strategies, confidence in using new technologies, managing access to additional online
resources and flexibility for students to deliver tasks and assessments in a range of different
formats.

24/7 access allowed teachers to interact more frequently with students keen to submit
numerous drafts for feedback before handing in final copies of their assignments. Prior to
the students’ access to the ULVC’s, drafts were submitted by hand and manually marked up,
or sent through via email only at specific times when students had access to a computer.

Teachers also commented on the need to review classroom management strategies as a
result of students using ULVC’s in their classes. For example, students were asked to close
their laptops when information was delivered to ensure important messages were received.

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Enabling Learners

What did we learn about the students?
Students used virtual classroom discussion groups during class time and after school to
clarify their learning, share ideas and further contribute to classroom conversations after
initial exploration of topics with teachers. These learnings and discussions continued well
after topics were covered in class enabling further time for reflection and questions,
particularly among students who were reluctant to speak out in class.

The trial removed many obstacles teachers normally encounter when introducing technology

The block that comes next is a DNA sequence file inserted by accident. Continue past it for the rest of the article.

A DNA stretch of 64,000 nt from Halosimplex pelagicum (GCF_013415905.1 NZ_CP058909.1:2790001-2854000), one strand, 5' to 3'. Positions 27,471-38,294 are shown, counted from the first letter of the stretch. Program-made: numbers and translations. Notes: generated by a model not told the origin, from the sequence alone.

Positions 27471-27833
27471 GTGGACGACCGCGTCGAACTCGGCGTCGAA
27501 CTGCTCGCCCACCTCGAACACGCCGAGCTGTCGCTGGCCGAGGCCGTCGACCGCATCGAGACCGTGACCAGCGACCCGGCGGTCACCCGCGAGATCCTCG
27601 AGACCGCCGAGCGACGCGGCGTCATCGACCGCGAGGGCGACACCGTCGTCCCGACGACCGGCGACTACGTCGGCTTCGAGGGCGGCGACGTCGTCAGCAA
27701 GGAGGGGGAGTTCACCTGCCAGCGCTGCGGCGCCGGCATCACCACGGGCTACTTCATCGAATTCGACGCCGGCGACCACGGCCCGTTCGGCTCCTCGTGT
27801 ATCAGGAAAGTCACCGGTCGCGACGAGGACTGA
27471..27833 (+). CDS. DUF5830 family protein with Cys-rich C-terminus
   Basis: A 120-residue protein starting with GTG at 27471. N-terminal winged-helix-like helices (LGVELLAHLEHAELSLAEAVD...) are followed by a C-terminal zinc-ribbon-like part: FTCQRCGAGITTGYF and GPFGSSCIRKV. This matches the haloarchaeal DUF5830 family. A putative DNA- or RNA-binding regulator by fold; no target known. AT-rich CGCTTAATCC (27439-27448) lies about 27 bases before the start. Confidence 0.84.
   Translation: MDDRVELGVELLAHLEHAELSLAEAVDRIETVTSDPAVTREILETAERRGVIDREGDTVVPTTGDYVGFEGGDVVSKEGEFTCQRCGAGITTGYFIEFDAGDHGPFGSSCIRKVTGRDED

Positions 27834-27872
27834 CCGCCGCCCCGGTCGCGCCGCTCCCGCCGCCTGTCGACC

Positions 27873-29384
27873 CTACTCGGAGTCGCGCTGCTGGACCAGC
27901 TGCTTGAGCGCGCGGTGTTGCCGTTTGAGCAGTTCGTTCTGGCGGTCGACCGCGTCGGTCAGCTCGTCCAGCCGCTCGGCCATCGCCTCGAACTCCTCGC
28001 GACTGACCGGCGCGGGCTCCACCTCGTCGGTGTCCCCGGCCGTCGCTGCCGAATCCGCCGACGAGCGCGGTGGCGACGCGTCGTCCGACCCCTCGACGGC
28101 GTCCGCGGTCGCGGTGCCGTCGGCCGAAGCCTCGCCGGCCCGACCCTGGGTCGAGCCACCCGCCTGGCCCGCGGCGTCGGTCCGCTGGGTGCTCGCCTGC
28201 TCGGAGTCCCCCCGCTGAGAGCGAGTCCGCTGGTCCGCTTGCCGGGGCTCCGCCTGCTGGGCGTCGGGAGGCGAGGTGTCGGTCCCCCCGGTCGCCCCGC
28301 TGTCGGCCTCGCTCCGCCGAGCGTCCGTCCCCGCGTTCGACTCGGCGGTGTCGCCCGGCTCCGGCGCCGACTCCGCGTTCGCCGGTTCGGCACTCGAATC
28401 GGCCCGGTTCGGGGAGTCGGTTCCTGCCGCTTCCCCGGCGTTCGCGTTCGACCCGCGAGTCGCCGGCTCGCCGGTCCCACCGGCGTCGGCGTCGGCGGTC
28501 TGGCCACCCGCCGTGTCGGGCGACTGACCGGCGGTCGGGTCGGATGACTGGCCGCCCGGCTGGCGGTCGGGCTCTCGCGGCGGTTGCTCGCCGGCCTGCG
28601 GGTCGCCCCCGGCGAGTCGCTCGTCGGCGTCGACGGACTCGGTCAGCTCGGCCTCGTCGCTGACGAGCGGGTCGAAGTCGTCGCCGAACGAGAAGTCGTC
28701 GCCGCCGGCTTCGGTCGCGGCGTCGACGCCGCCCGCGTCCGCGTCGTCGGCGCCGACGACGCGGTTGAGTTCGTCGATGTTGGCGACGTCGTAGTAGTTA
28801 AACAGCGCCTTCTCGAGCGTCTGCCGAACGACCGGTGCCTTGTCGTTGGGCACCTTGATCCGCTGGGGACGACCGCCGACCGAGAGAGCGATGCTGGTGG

into classroom activities. These obstacles included booking laptops/computer labs, limited
internet capacity/access and structured seating in computer labs. Most students elected to
use the laptops in all classes and around the school grounds.

Improved student engagement and knowledge of class topics
Teachers observed students were thoroughly engaged in class work when using their
laptops. They used the laptops for structured in-class activities, research topics and more.
Eagerness to find additional information led to students undertaking class work outside of
school time. Students continued class conversations, created subject specific presentations
and movies, and made instantaneous revisions to class work without the constraint of
locations of school and home computers.

Laptop portability and the 1-to-1 usage model enabled students to fluidly use the laptops in
their daily lives. Without the constraint of desk layouts and specific access points, students
used the devices in all classrooms, school yards, homes and even on the bus to and from
school. Students commented on the convenience of having the ability to open up their
laptops and start adding to their notes and assignment pieces at any time. Personalisation of
their laptop and instant access to their recorded thoughts and files were a real advantage.

eLearning virtual classroom usage patterns
Students used virtual classrooms exclusively for feedback and discussion throughout the
trial however virtual classrooms were not specifically used for class lessons and content
prior to the trial. The following graphs demonstrate student engagement through use of the
virtual classroom to contribute their ideas and feedback outside of the school day.

NEXT G Laptop Trial                                                                           17
Gin Gin State High School